THE mist is rising from the Great Fish River Valley as we bump along in the early morning towards Salpeterskop.
It swells out the valley and creeps across this northeast part of the Mountain Zebra National Park, called Welbedacht. It crouches on the veld ahead of us, then pounces, engulfs.
Inside the shifting whiteness, we pass a massive kudu bull, standing warrior-proud, watching us watching it. Senior field guide Michael Paxton counts three spirals of horn, each spiral equating to about 18 months. The tips go white and growth slows as the buck reaches old age, he explains. This is an animal in its prime.
In the Namib, so I’ve read, when the fog rolls in from the Atlantic, the toktokkie beetle labours to the top of the highest dune. It pirouettes around to get the best alignment so the fog droplets collect on its back and run down striations into its mouth.
There are hundreds of species of toktokkie, including in the Karoo. Could it not be that in this section of the park, arid but blessed by regular mist, they might have evolved the same harvesting technique? In the bush, every revelation throws up another question, I find.
Parking at the foot of the 1514m koppie near a dry stone sheep kraal, remnant of a farm long ago incorporated into the park, we begin our ascent, guided by Paxton and student guide Terrence Dingela. Up and up through acacia Karoo, spikethorn, crossberry, gwarrie and a swatch of spekboom; over difficult loose stone then, near the summit, a thin necklace of prickly pear, sprouted from the seeds in the fruit carried up here for picnics by the recalcitrant baboons.
It takes us just over an hour to reach the top of Salpeterskop and the view, as the baboons know, is spectacular. The Redcoat lookout corps which once manned this rocky turret would have been able to spy the Boers coming from a long way off. If they weren’t too immersed in their chess, that is. The chessboard they used all those years ago is scratched into a slab of stone, rimmed today with jackleberry and rooigras, but still quite clear enough to see the squares and the names of the soldiers who were here. Among them is Cpl Hutchinson, 5th Lancashire Fusiliers. There is a force number and a date 15/03/02 – 1902, that is.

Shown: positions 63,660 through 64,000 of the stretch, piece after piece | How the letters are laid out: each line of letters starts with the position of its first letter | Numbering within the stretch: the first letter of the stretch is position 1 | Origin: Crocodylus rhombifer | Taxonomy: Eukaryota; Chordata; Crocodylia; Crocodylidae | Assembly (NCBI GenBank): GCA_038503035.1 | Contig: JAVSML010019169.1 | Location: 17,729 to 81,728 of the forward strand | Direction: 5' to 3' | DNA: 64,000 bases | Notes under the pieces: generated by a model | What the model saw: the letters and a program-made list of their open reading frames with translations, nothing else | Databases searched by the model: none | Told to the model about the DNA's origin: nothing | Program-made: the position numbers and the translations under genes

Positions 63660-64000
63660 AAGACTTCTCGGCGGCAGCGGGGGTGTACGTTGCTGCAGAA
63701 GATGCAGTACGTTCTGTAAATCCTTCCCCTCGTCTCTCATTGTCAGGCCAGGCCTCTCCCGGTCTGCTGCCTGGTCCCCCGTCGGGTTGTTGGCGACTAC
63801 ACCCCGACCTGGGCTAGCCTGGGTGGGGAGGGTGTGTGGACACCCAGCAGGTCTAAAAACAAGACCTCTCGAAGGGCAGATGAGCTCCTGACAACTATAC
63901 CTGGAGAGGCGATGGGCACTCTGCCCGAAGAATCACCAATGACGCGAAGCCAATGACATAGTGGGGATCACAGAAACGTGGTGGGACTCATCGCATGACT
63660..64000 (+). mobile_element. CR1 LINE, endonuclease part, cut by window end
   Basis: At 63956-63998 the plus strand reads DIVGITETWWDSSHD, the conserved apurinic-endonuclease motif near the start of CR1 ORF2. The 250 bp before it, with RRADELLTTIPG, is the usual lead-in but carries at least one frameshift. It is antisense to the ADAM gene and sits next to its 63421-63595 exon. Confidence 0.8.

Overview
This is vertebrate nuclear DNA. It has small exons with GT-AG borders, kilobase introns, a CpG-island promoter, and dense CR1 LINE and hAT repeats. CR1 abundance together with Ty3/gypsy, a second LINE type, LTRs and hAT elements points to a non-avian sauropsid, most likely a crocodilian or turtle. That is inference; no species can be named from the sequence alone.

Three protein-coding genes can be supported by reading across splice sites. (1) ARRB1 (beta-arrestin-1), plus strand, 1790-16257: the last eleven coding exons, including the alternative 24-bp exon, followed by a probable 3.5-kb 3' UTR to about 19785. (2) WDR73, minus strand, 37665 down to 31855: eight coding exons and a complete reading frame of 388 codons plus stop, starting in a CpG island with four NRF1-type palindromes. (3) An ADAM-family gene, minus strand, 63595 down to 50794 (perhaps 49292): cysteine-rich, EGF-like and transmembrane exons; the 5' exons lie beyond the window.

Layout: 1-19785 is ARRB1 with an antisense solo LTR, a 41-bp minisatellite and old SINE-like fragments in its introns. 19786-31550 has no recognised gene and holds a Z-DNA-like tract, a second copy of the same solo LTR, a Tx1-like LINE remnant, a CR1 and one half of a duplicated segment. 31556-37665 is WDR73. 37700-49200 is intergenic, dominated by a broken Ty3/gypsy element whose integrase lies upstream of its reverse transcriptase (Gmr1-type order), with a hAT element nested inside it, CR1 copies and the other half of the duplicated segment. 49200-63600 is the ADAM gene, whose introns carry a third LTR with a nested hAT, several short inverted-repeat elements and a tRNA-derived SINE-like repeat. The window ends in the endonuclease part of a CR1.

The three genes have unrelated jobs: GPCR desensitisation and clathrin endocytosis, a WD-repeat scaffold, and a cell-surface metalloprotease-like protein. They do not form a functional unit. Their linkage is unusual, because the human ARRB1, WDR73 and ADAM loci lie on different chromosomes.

There are more corporals and privates, a Nisbet, a Penney and a Kidd. Also a Joe Keely, 4th KORL, which is King’s Own Royal Lancaster Regiment. Over 200 soldiers of the KORL died at Spionkop. Had Keely come through that battle, I wonder?
The park’s preliminary research has turned up a wonderful story. The soldiers used their army issue mirror – which was supposed to be used for transmitting official signals – to communicate their chess moves.
They played against their fellow lookouts on nearby Middelkop and Spekboomkop and their comrades in the Cradock fort. The story goes that a certain farmer picked up on all this signalling and took them on as well from the stoep of his farmhouse.
On the way down Salpeterskop – we ran into a rhino. Well, the image of a rhino, etched onto the flat sunbaked and blackened face of a dolerite boulder.
There are a number of examples of Bushman rock art in the Mountain Zebra National Park but this is the latest discovery – and the first time it is being shown to the press.
And there is something extra special here. Paxton, who found it, points out the prominent grazer’s hump, distinctive of a white rhino. But this world about us is established black rhino territory. The terrain and settler journal accounts alike point to that. A white rhino, here, is an alien.
Yet, it is possible the sighting of the animal which inspired this etching goes back to an earlier period, suggests Paxton. And how do we know if another weather cycle and vegetation mix were not prevailing then prompting, possibly, an influx of animals, which later moved on.
Unless the artist, member of a nomadic people, after all, at some point travelled north of the Orange River, and returned with this vision?
So once again a myriad questions which, with further research, will be answered … prompting more.